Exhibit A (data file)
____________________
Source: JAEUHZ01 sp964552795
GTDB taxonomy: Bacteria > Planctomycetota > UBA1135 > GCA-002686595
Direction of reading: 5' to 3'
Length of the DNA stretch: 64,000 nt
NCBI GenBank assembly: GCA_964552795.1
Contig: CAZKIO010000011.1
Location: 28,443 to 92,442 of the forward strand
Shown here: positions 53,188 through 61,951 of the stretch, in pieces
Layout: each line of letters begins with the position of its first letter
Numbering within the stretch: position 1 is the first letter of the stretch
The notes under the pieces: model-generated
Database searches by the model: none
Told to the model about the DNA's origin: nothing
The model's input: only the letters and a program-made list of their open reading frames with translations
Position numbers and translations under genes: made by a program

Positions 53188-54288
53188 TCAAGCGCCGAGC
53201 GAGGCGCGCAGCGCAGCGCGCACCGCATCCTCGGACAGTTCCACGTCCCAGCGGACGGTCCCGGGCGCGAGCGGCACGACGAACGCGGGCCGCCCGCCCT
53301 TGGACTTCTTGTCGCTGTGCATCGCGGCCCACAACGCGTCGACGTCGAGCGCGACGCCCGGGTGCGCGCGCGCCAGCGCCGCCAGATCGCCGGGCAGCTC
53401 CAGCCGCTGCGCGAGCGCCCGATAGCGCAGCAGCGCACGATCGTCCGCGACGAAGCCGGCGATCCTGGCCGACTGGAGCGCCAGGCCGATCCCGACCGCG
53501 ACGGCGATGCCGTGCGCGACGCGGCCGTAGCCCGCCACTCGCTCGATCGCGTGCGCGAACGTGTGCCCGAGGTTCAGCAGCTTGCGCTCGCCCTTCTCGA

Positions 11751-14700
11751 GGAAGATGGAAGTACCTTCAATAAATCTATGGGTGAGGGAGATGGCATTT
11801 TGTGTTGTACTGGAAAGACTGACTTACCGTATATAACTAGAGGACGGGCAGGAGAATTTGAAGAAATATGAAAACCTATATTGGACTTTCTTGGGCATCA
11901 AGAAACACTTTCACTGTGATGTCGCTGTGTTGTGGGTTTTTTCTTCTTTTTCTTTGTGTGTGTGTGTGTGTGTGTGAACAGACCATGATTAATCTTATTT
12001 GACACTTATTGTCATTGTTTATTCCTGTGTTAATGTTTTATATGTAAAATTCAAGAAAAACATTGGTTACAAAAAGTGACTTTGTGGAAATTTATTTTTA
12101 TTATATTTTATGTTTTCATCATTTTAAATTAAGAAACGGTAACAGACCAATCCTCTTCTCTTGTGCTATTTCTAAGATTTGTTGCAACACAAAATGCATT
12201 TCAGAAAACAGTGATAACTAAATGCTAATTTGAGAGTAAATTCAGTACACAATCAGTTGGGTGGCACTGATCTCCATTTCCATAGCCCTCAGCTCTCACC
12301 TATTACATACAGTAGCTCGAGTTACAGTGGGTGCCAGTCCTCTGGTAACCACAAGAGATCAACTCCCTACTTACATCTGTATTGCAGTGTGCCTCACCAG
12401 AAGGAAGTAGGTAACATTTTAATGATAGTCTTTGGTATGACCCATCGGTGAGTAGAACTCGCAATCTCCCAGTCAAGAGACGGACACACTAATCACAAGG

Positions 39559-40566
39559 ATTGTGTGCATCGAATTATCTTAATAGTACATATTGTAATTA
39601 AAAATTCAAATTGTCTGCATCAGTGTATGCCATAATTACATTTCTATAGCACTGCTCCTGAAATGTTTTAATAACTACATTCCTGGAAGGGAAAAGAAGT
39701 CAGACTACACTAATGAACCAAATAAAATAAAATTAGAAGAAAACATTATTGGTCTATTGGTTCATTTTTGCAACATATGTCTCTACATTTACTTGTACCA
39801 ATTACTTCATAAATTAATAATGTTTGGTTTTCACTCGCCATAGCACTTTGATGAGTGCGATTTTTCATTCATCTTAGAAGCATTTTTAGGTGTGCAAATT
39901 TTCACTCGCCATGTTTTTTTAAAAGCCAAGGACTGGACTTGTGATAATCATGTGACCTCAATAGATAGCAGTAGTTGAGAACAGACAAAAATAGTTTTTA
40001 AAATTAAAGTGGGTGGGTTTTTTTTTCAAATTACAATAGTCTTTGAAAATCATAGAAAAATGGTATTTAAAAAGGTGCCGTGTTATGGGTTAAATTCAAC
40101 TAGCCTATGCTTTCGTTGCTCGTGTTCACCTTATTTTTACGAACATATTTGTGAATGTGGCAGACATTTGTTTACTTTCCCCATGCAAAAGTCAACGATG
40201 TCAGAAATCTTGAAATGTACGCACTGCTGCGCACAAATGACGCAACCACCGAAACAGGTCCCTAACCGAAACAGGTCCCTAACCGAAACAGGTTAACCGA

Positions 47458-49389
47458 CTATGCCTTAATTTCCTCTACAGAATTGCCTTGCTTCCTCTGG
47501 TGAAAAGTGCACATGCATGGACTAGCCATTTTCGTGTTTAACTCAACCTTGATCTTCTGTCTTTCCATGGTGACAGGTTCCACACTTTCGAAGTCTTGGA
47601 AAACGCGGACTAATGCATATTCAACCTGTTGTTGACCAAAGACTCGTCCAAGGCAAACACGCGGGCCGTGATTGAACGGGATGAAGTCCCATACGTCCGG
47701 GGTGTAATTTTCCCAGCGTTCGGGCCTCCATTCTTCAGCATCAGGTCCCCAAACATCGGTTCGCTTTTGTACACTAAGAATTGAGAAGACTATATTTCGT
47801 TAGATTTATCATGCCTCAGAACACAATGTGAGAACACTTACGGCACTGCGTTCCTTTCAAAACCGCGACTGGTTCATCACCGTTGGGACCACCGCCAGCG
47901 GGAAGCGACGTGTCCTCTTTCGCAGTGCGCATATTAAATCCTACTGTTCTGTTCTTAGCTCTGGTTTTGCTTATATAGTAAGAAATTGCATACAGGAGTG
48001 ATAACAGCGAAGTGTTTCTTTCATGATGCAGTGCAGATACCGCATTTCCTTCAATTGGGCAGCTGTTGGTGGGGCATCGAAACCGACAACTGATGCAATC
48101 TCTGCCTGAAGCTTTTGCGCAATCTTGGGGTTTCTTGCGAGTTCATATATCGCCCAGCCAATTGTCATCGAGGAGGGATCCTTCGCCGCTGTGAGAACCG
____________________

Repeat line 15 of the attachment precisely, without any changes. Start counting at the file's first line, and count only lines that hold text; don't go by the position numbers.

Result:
Position numbers and translations under genes: made by a program